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Velez v. Lackawanna County

United States Court of Appeals, Third Circuit

September 20, 2017

MICHAEL SOURYAVONG; EDWIN VELEZ
v.
LACKAWANNA COUNTY; LACKAWANNA COUNTY DEPUTY SHERIFFS ASSOCIATION[*] NELSON ROLON
v.
LACKAWANNA COUNTY; LACKAWANNA COUNTY DEPUTY SHERIFFS ASSOCIATION Michael Souryavong and Nelson Rolon, Appellants

          Argued March 28, 2017

         On Appeal from the United States District Court for the Middle District of Pennsylvania D.C. Nos. 3-13-cv-01534, 3-13-cv-01581 (M.D. Pa. Nos. 3-13-cv-01534 & 3-13-cv-01581) District Judge: Hon. A. Richard Caputo

          Cynthia L. Pollick, Esq. [ARGUED] The Employment Law Firm Counsel for Appellants

          Harry T. Coleman, Esq. [ARGUED] Counsel for Appellee

          Before: AMBRO, VANASKIE, and RESTREPO, Circuit Judges

          OPINION

          VANASKIE, Circuit Judge.

         This employee-overtime appeal raises questions as to the nature of the evidence that is sufficient to create a jury question on the purported "willfulness" of an employer's non-payment of overtime. The question matters because a finding of willfulness expands the limitations period for claims under the Fair Labor Standards Act ("FLSA"), in effect permitting a plaintiff to receive a larger award. Here only the willfulness question was contested-Appellee Lackawanna County conceded the basic overtime violations-and at trial Appellants Michael Souryavong and Nelson Rolon presented some evidence on the question but not enough to avoid a directed verdict in the County's favor. We find no error in the District Court's decision because the evidence presented did not suggest the County was subjectively aware of the FLSA problem at the time of the violations, at least with respect to Souryavong and Rolon. Additionally, Souryavong and Rolon challenge the District Court's calculation of attorney's fees, but we find that decision appropriate as well. We will affirm.

         I.

         Souryavong and Rolon were among a class of individuals working in two separate part-time capacities for Lackawanna County. The County apparently tracked and paid these employees for each of their individual jobs, but in 2011 the County became aware that it had failed to aggregate the hours in both jobs, resulting in a failure to pay the overtime rate for hours beyond 40 hours per pay period.

         In June 2013, Souryavong, Rolon, and Edwin Velez filed complaints in the Middle District of Pennsylvania alleging several claims, including the only one relevant here, a claim against Lackawanna County for non-payment of overtime in violation of the FLSA, 29 U.S.C. § 207(a)(1). By 2015, it was undisputed that the County had violated the FLSA's overtime provisions at various times from 2008 to 2012. Still disputed, however, was whether the County's violation was "willful."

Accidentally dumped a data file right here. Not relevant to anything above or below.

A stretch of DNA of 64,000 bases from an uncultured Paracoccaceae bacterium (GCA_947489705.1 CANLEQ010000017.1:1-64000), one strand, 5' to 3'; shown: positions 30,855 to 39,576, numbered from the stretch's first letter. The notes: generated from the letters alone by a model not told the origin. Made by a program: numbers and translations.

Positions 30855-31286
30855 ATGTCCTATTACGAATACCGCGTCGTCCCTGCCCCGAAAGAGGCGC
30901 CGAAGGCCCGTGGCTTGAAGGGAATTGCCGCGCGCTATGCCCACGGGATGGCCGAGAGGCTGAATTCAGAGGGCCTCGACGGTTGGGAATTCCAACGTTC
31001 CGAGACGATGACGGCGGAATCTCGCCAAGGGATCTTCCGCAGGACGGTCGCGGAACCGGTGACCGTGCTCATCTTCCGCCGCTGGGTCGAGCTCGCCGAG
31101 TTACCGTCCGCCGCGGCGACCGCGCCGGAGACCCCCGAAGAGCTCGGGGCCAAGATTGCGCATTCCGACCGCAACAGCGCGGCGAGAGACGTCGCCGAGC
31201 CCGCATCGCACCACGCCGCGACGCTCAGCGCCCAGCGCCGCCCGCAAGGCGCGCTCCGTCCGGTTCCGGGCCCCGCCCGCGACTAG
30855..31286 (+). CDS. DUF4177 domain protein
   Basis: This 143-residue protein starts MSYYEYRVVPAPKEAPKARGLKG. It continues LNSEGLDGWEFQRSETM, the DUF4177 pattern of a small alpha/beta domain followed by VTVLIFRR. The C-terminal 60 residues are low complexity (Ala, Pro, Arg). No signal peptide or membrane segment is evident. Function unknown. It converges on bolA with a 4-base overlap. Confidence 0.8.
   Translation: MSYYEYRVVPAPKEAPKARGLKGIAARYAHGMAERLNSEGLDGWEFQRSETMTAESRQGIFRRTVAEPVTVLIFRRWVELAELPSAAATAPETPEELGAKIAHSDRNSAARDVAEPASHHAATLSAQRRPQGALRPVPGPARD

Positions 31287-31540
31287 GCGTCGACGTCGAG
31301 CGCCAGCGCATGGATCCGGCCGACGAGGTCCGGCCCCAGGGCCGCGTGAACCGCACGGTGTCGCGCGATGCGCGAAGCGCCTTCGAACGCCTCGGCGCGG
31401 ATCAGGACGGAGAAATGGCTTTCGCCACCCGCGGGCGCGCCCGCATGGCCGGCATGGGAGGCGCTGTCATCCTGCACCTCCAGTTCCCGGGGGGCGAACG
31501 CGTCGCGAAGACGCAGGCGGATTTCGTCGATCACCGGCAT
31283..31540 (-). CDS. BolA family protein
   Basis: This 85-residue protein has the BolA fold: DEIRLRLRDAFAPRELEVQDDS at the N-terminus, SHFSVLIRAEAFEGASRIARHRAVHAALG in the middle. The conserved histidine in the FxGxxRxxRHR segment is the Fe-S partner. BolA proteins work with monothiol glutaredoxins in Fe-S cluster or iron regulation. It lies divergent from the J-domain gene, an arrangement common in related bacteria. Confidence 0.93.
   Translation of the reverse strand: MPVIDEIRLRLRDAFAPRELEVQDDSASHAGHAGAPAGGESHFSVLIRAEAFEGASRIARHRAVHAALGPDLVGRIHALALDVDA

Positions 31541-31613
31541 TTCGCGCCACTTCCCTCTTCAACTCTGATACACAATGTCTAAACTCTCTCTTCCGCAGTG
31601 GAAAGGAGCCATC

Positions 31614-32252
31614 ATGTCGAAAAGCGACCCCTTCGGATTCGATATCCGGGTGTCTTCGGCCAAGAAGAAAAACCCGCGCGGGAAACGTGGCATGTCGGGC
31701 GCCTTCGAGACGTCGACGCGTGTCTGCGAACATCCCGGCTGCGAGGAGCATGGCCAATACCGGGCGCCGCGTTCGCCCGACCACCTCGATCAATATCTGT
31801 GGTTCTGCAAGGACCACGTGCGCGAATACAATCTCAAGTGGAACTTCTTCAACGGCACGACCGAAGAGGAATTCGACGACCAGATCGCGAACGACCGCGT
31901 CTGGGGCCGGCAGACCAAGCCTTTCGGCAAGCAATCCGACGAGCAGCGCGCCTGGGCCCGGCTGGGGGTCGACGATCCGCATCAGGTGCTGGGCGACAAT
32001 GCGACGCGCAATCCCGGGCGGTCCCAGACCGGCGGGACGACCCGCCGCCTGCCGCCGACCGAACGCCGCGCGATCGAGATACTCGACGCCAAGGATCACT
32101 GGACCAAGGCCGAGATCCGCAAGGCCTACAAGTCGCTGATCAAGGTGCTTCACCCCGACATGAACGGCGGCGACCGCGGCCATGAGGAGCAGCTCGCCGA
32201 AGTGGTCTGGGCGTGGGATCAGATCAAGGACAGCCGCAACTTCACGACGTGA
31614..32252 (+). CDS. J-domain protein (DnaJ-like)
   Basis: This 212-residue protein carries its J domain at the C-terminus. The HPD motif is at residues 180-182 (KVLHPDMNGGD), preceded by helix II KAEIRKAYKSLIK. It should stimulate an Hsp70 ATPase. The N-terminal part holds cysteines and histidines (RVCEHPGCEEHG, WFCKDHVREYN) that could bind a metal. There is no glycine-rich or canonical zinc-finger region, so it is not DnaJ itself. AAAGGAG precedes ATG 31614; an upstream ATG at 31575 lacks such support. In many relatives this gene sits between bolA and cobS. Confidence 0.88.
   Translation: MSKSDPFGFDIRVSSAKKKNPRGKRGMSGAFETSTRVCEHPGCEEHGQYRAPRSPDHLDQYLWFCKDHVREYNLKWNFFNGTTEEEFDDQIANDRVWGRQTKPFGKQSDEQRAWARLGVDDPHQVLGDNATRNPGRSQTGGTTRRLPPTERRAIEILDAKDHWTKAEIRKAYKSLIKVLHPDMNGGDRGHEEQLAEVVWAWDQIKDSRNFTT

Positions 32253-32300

In November 2015, the case went to trial on the willfulness question and damages. At trial the employees presented evidence that included (1) documents showing the County's failure to pay proper overtime, a failure that apparently lasted into January 2012 for Velez; (2) testimony from County Chief Financial Officer Thomas Durkin stating that "from 2007 onward" the County was generally "aware" of its obligations under the FLSA (App. 266); (3) testimony from County Human Resources Director Nancy Pearson stating that she was also generally aware of the FLSA and its requirements; and (4) a March 28, 2011 email from Pearson, sent to two other county officials, with the subject line reading "County wage and hour issues, " and the body of the email discussing certain county employees who were working "second jobs." (App. 152.) Pearson's email highlighted two employees, one of whom was Edwin Velez, as examples of the issue, and she noted how these employees had each worked more than 40 hours per week by serving the County in two part-time capacities: "Velez works 50 plus hours a [two-week] pay period for the booking center and up to sixty hours a pay period for the sheriff's department. This sampling is not infrequent, irregular or scattered." (App. 152.) The email concluded by raising the prospect that these employees might file labor grievances:

[A]ll employees who work for the County should only be working in one position. That brings us to the next point on dealing with those individuals who may file a grievance for back pay for overtime for being paid straight time. Who would you like involved in a further conversation about this matter so this can be resolved?

(App. 152 (emphasis added).)

         At the close of the employees' case, the County made an oral motion for entry of judgment as a matter of law, arguing the employees' evidence was insufficient to create a jury question on willfulness. The Court immediately held oral argument on the motion, and the employees' Attorney Cynthia Pollick argued that their evidence was sufficient. In support, she cited (1) "testimony from Nancy Pearson" and (2) "the fact that [the County] did not correct" the overtime issue over the course of "four years" of violations. (App. 9-10.) At the close of argument, the District Judge ruled from the bench. He stated the employees' ...


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